These experiences were among many that motivated me to further explore the growing applications of therapeutic music, and led me to enroll in the Music for Healing and Transition Program (MHTP), a program accredited by the National Standards Board for Therapeutic Musicians. I wanted to learn specifics: 1) why does a favorite tune work in one circumstance, for example, but become a hindrance in another?; 2) what are the situations that call for playing the lower octaves, when upper octave music could actually be harmful?; and 3) how does one determine optimum tempo of the music for each patient? MHTP is one of a handful of accredited programs certifying musicians to serve the ill and dying with live music facilitating and promoting healing or to assist in the life/death transition, and was my choice for learning the answers to these and other questions.
During my MHTP internship with the skilled care nursing department of our local hospital, I was mentored by an experienced therapeutic musician, and supervised by the hospital staff nurse in charge of the department. She was so favorably impressed with the positive results of music intervention in the healing process of patients (and reduced stress of staff during the hours I played for them) that she wrote a grant for the hospital foundation to fund a part-time position for my work to continue when my internship and training were complete.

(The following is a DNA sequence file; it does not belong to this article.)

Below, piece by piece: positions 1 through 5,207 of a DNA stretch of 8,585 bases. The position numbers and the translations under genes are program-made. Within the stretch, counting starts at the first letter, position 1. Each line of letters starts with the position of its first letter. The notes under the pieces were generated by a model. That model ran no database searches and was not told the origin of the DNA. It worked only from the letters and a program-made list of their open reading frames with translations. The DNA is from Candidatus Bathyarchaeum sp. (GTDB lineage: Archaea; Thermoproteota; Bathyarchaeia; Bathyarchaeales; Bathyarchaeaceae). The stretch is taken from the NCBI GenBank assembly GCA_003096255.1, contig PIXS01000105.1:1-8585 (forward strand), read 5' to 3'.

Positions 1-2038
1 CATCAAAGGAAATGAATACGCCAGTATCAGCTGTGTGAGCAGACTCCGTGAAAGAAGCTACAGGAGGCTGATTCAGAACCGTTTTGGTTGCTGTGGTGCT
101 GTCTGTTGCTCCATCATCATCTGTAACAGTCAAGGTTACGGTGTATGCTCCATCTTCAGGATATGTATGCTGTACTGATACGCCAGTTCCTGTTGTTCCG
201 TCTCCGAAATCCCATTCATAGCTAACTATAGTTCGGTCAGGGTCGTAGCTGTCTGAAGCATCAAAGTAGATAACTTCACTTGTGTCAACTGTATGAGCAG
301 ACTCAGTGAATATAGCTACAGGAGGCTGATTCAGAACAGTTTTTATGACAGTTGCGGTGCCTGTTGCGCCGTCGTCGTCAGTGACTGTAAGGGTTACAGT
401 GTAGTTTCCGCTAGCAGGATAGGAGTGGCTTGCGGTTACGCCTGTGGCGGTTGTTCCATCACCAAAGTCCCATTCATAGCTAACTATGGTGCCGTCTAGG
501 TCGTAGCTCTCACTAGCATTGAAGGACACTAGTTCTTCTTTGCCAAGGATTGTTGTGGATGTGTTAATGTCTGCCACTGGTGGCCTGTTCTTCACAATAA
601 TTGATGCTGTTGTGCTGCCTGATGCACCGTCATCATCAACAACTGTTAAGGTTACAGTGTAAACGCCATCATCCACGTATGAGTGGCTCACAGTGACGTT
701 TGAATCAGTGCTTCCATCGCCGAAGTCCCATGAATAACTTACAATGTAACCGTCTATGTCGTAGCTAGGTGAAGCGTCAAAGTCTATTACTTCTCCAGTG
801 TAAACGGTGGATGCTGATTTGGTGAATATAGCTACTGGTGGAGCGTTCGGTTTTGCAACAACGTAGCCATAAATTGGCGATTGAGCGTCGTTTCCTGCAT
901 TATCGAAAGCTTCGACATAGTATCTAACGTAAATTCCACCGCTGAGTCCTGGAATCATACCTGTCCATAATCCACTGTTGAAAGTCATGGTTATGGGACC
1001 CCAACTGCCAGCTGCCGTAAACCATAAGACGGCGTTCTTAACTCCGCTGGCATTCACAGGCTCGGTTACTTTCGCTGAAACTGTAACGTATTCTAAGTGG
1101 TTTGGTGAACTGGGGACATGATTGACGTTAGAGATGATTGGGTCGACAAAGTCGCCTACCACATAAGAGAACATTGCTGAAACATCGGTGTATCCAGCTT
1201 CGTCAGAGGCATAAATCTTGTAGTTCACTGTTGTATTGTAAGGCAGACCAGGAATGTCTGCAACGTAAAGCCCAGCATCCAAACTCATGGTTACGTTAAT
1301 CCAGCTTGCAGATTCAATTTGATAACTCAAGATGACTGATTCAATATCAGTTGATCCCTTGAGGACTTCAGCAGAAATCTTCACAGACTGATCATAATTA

It was the beginning of a new focus in my life, and I resigned my fulltime position with the school district to embark on a therapeutic music career. Two weeks after my resignation, my husband was diagnosed with late-stage multiple myeloma (and subsequently put on permanent medical disability), and we learned the foundation grant would not be funded, due to new budget restraints. The following months were full of soul searching amid cancer treatments; they also proved the tenets of the therapeutic music for us, personally applied.
During intense pain, my husband could only tolerate, and gain pain relief, from improvised unfamiliar music, mostly played in the lower octaves of the harp’s range. By this time, I was playing a larger folk harp, with more strings affording a larger musical range. Through sleepless nights, it was harp music that relieved my own stress and subsequently calmed my husband into restful slumber. It was also a time when new tunes emerged through my emotional pain, played out as my response to our shared journey.